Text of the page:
China’s celebration of Gucci and Big Brother

On July 1st the almighty Chinese Communist Party (CPP) will celebrate its hundredth anniversary. It’s going to be an all out propaganda show. The CPP-dynasty has rebranded itself as the guardian of the New China and looks forward to the next century of total power monopoly.

It’s become clear that China isn’t interested in any type of Western-style democracy which in many ways has fallen short for so many people around the world ( The past decades have, if anything, strengthened the Chinese leaders’ view that economic reform is possible without liberalizing politics. And, many Chinese believe that the country’s economic achievements have actually been realized because of CCP’s authoritarian style of government. The leading expert on Asia, Chung Min Lee, said: “China is celebrating Gucci and Big Brother” at the same time.

Something else we don’t realize is that China has been reforming. It’s just not liberal reform. One example is the reinvention of the Central Commission for Discipline Inspection to deal with the corruption that had become so prevalent. The majority of countries in Asia, especially staunch US supporters such as Singapore, refuse to choose between China and the U.S. even as the relation between the two super powers continues to deteriorate.

The challenge in Latin America and the Caribbean (LAC), will be to balance the benefits from closer ties with China as Beijing’s gravitational pull becomes stronger at the same time LAC tries to sustain a relation with more traditional orbits, The Netherlands (and Europe) and the U.S. (and the rest of North America).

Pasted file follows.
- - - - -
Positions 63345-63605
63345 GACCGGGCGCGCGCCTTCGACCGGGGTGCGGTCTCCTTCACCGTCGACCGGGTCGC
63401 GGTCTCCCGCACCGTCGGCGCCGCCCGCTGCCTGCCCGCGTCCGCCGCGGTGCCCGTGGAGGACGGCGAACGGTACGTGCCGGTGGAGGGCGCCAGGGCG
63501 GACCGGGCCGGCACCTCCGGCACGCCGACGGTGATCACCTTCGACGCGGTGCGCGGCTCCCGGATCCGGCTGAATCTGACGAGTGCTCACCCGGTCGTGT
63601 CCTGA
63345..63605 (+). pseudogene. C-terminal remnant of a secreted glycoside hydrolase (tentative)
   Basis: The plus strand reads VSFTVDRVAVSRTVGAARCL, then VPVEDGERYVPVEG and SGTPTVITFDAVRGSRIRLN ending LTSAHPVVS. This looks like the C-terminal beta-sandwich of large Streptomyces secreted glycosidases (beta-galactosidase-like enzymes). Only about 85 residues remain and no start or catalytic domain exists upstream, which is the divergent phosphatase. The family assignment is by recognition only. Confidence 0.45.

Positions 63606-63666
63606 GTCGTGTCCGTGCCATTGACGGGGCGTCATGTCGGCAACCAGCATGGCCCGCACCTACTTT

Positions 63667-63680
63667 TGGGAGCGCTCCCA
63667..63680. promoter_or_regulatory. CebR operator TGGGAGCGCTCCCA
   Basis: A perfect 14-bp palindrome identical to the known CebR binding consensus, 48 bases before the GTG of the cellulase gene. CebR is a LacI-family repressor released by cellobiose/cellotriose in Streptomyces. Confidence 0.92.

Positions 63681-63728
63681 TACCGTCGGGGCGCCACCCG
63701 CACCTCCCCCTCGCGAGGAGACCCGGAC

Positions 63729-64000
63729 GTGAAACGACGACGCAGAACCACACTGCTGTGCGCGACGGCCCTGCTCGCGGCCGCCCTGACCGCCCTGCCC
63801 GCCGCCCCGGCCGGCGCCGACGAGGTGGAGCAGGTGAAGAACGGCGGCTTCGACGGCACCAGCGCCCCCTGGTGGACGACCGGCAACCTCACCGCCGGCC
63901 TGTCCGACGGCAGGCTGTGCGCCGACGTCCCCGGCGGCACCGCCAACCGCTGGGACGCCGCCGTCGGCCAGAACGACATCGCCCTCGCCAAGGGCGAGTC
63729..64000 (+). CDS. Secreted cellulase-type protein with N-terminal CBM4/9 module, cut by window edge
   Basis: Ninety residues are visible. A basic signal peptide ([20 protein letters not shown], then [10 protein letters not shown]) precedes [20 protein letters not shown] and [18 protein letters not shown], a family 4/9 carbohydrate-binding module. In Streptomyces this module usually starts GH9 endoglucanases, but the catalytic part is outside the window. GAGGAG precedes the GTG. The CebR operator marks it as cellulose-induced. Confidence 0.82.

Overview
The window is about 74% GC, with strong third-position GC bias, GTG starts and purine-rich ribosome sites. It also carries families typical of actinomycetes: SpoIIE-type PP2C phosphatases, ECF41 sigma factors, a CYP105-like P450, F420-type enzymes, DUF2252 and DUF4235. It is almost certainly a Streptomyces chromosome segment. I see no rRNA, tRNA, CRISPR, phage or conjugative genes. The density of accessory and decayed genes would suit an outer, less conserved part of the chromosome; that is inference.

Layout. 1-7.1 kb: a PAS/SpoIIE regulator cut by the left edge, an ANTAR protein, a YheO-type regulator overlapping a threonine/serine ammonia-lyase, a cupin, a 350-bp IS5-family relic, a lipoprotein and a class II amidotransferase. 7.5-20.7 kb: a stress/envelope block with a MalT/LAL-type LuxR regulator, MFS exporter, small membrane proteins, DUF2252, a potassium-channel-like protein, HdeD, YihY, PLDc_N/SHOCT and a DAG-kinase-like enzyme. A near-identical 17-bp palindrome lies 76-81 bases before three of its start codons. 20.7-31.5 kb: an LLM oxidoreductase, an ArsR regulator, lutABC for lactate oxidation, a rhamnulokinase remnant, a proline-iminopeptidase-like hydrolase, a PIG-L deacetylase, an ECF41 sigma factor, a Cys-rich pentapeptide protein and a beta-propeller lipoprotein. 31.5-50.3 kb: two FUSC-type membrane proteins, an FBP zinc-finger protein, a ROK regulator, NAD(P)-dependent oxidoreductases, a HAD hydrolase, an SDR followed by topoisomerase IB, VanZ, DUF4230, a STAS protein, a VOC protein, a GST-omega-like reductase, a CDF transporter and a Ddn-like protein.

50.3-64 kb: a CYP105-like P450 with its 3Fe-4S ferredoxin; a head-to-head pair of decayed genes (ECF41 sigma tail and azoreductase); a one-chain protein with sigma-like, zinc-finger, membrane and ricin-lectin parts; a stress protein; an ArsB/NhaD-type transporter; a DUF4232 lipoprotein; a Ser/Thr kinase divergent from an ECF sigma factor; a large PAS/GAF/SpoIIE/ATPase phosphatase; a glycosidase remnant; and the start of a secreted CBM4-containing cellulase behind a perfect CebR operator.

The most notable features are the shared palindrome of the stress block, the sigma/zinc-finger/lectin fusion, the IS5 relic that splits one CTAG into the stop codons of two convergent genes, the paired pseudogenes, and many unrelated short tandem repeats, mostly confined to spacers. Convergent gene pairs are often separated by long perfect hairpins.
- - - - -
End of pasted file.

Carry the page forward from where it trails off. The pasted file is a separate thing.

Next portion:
China updated its economic strategy towards LAC by emphasizing investment, financial and industrial capacity cooperation. Though the Chinese economic strategy is generally seen as positive by LAC countries, instabilities of some major partners such as Venezuela have complicated China’s efforts to achieve results they could show off to others.

It’s unsettling that Curaçao has maintained an eery silence on a possible China policy, whilst our Caribbean neighbors are pondering how best to move forward. China’s new Consulate General on the island looked very promising. However, the flagrant dishonesty of China’s Guangdong Zhenrong Enterprise and China Huayang Economics and Trade Group regarding the Isla Refinery project, have not fared well.

Apart from economics, China’s policy towards LAC will stumble or fall based on its soft power. According to the Pew Research Center the unfavorable views of China has reached historic highs in many countries. With the U.S. soft power prominently on display in LAC and Curaçao, China’s ability to conquer hearts in this region may be a tall order to fill.

Willemstad, Curaçao


Author: alexdavidrosaria

Alex Rosaria is from Curaçao. He has a MBA from University of Iowa. He was Member of Parliament, Minister of Economic Affairs, State Secretary of Finance and United Nations Development Programme Officer in Africa and Central America. He is an independent consultant active in Asia and the Pacific.

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